Apollo Milton Obote: What Others Say

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Omongole R. Anguria
Fountain Publishers, Jan 1, 2006 - Literary Criticism - 211 pages
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For some people, Obote is a Ugandan hero: the founder of the nation, a nationalist, pan- Africanist and socialist. To others, he was a tribalist, a regionalist and megalomaniac who ruled by the army and terrorised his opponents. To the Baganda, he was the man who destroyed their land and humiliated their people, who imposed one-party dictatorship, and nurtured Idi Amin. To others, he was a victim of the colonial system, a man who achieved much, but who also made avoidable mistakes with major implications for his country - 'a great statesman who made great mistakes', according to Uganda's leading public intellectual, Ali Mazrui. By all standards, Obote is a controversial and enigmatic figure, worthy of serious examination. This book comprises a collection of newspaper articles and commentaries by politicians, journalists and his family, relating to the man Ugandans love to hate. It includes contributions from Obote's long time nemesis, President Museveni. Some fifty articles aim to portray the many conflicting and complementary readings of Obote, and draw conclusions as to his genuine nature and political record.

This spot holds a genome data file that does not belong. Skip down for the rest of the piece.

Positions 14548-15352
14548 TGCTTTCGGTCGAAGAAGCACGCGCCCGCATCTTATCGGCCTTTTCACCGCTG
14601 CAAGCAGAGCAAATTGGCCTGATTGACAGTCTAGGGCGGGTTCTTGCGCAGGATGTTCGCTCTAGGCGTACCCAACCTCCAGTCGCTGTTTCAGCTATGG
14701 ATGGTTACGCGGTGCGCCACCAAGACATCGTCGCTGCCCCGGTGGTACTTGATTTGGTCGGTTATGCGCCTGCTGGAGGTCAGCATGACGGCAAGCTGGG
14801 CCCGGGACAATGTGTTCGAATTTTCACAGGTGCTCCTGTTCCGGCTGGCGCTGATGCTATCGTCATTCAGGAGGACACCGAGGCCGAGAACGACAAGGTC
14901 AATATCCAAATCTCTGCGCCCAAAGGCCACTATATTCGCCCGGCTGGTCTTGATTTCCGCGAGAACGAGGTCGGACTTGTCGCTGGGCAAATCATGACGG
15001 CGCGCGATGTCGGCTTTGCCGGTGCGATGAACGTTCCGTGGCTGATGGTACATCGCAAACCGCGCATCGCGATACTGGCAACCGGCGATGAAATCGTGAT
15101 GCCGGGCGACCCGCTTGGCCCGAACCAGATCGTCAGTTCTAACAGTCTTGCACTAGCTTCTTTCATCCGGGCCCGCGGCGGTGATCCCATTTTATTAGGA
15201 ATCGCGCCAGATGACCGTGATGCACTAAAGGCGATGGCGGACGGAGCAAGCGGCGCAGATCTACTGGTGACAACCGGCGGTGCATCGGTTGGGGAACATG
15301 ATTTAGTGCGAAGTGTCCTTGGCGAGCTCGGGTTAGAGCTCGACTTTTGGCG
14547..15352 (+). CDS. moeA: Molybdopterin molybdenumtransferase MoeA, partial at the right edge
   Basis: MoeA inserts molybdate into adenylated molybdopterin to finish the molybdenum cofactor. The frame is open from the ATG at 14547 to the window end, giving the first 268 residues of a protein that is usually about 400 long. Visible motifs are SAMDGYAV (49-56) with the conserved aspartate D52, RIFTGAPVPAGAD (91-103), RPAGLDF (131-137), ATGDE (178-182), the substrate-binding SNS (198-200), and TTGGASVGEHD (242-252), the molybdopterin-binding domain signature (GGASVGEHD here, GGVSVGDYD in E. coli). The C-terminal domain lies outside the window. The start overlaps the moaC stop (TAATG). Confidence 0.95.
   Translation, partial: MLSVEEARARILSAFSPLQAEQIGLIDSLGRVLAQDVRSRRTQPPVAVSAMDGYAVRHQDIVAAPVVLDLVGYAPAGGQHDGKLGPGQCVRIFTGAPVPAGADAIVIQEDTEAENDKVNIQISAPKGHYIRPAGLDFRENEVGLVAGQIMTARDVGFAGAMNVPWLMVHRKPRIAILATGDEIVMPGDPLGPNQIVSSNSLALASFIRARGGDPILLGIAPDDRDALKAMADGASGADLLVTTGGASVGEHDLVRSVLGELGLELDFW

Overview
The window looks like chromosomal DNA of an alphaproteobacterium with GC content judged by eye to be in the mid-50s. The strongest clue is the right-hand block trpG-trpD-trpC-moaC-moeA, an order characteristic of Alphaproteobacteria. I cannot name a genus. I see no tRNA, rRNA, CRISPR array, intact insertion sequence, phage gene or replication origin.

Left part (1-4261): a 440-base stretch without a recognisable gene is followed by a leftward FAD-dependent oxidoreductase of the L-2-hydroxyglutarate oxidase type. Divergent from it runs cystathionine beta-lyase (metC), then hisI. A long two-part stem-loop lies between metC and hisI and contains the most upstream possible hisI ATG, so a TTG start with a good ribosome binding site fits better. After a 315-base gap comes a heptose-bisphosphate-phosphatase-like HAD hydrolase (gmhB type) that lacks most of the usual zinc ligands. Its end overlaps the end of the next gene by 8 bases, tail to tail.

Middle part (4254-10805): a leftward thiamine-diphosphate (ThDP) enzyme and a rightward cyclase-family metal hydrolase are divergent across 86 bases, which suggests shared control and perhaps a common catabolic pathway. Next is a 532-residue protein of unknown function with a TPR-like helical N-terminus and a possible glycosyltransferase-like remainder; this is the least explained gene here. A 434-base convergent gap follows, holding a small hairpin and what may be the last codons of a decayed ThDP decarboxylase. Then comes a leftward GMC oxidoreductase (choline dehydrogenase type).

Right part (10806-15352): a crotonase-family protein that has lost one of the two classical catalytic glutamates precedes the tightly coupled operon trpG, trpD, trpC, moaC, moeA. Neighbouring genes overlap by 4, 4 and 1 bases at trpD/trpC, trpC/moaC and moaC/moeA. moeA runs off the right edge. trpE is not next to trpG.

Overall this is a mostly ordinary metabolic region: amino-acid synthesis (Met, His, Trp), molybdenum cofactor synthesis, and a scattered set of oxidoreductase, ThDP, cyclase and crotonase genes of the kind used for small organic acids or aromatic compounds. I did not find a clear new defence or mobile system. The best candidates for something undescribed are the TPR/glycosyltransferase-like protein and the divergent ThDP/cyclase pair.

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Contents

Blame the Times not the
104
There is Time for Everything Says President Museveni
118
Baganda and Obote
133
Copyright

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